MORRIS: I think that "Ziggy Stardust" period was probably the most obviously queer period that he performed it. I mean, he was interested in this makeup and this sort of - these platforms and this hair. And it was neither male, nor female. And I think that was what was so disconcerting about him, but also if you were a kid, was kind of weirdly exciting because these ideas of gender and masculinity and femininity are these acquired notions. And I think that if you're ignorant of what they signify, you see this person signifying none of it, and it kind of blows your mind.

(SOUNDBITE OF SONG, "I WANNA BE YOUR LOVER")

PRINCE: (Singing) That's all I'm living for, yeah. I didn't want to pressure you, baby. But all I ever wanted to do, I want to be your lover.

SHAPIRO: Prince took what David Bowie did and ran with it. He was 12 years younger than Bowie. And how would you describe the way he evolved from the version of masculinity that David Bowie presented?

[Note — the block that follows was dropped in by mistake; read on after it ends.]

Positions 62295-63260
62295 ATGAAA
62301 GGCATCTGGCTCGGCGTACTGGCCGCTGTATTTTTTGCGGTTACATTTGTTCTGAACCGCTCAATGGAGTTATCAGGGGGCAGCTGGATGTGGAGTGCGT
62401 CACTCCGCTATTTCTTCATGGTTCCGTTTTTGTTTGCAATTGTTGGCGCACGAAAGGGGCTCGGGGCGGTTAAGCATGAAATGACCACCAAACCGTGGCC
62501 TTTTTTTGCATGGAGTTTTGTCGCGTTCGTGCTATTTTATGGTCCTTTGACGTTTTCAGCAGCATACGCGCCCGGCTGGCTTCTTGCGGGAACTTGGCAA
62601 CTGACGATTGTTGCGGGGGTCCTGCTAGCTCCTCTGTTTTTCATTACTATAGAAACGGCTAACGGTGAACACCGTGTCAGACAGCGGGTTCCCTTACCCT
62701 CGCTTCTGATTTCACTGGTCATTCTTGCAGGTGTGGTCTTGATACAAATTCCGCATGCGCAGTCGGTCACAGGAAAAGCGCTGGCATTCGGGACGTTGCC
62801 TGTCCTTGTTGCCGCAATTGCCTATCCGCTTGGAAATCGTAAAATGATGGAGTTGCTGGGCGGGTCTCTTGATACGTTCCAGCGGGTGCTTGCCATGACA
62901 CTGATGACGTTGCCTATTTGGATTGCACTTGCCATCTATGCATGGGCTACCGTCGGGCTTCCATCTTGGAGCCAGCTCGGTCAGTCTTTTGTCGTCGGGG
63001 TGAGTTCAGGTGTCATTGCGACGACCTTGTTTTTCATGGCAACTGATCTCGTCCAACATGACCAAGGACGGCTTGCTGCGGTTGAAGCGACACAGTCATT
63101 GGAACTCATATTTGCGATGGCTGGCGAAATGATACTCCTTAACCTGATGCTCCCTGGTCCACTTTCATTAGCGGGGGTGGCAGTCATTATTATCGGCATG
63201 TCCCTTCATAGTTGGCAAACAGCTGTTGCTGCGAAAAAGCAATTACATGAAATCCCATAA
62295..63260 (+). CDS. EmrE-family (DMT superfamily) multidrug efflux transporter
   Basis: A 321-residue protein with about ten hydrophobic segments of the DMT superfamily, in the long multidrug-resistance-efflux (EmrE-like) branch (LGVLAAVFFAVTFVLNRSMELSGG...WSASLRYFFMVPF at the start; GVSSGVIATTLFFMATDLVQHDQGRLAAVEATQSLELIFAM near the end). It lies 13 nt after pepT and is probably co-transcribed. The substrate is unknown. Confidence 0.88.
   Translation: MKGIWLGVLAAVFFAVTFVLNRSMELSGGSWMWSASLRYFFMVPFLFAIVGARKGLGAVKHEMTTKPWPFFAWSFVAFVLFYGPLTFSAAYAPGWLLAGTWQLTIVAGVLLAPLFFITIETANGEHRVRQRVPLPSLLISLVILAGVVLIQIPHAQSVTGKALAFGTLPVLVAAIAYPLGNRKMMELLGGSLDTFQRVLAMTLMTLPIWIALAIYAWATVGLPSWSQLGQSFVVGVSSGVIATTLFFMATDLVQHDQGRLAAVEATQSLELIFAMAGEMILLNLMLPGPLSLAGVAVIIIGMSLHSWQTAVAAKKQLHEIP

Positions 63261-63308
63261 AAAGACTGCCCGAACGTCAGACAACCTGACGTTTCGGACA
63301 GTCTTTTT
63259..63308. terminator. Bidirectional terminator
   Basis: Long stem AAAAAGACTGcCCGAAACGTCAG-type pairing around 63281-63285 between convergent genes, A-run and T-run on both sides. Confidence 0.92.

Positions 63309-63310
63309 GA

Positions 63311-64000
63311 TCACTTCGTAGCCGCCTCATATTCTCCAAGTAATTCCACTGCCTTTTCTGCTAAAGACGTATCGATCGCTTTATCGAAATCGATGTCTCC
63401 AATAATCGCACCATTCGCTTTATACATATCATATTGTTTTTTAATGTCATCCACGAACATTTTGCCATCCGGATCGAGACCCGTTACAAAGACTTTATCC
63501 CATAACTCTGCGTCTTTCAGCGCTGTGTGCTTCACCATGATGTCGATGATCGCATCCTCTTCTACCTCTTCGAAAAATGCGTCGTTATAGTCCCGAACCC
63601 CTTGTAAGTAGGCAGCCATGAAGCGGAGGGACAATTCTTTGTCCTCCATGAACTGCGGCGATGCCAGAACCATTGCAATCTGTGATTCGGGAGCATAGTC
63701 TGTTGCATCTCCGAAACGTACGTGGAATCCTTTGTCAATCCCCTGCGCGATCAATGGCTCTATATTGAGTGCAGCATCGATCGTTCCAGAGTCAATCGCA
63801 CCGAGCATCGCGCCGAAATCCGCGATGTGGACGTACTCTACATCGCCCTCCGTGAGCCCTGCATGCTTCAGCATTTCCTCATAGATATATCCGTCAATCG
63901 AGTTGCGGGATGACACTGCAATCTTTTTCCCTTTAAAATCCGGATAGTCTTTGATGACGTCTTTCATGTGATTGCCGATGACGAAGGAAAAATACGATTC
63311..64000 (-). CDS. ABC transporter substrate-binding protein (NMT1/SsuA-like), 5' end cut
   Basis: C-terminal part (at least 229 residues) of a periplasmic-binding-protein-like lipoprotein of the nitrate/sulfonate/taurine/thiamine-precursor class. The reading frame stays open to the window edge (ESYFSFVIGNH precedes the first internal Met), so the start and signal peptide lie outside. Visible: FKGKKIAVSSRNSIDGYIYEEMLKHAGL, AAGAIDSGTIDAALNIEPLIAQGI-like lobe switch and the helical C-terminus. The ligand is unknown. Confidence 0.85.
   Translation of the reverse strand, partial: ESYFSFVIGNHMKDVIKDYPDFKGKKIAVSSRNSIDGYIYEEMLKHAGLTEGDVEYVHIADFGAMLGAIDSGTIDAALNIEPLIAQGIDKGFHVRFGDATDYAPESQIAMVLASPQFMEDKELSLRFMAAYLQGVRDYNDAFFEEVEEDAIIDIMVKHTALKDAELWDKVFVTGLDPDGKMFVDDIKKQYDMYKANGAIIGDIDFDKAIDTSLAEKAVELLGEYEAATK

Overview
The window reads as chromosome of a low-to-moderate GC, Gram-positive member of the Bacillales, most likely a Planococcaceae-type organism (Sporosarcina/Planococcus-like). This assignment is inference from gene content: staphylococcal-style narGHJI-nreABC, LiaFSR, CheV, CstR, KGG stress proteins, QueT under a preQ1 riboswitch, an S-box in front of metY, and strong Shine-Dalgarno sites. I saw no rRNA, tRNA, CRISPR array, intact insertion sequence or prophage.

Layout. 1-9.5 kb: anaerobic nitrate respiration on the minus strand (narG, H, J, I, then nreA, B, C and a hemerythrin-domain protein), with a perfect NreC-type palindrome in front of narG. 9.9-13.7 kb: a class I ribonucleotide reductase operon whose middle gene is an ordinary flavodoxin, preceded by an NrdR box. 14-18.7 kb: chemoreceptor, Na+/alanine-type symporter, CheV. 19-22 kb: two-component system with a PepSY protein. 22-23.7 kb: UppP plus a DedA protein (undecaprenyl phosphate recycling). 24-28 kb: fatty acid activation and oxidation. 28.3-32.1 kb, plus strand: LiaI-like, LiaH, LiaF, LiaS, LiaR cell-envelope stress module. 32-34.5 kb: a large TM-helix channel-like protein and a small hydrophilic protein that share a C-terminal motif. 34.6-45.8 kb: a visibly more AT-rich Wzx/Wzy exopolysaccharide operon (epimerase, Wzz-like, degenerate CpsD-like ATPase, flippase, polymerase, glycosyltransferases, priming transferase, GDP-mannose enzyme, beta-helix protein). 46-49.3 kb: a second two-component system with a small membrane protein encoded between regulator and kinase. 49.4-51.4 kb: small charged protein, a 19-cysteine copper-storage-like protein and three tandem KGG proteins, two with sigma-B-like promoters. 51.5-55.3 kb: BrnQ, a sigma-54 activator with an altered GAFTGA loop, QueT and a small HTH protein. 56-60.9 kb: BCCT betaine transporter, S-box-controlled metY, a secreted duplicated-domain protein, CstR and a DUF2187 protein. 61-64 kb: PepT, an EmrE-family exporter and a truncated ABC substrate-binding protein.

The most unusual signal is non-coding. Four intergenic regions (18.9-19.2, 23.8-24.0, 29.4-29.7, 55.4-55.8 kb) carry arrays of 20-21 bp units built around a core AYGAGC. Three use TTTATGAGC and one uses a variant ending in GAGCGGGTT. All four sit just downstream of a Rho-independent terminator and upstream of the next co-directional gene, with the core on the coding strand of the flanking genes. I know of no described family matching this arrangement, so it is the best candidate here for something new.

MORRIS: It was incredibly sexual, right? This was a person who was explicitly interested in the pursuit of sex. Not only was he interested in acquiring it, he liked having it. He liked making sure the person he was having it with was happy.

SHAPIRO: And yet, he sang about it in this very falsetto voice that doesn't sound typically masculine at all.

MORRIS: No. No. And it has a tradition in popular music obviously, I mean, he's doing what people like Little Richard do.

SHAPIRO: Sure.

MORRIS: You know, I mean, he was the seducer, and he wasn't, like, doing the thing that a lot of, like, R&B artists were doing, like, (lowers voice) yeah, baby, you and me, we got something so special. So - right? - he doesn't - he didn't do...

SHAPIRO: Turn the lights low and, yeah, right.

MORRIS: Right. Right. No. I mean, he would - he doesn't dim the lights.

SHAPIRO: And yet, he's also doing it while wearing boa's, high heels, eyeliner, makeup. I mean...

MORRIS: Yes. Yes. And if not being a man in the way that we think of men, was it - was something that didn't hurt your art or it didn't hurt your sales, then why not continue to pursue it?

SHAPIRO: How defiant was it?

MORRIS: Well, the thing that I think about about the '80s in particular was just how a hyper-masculine we had become.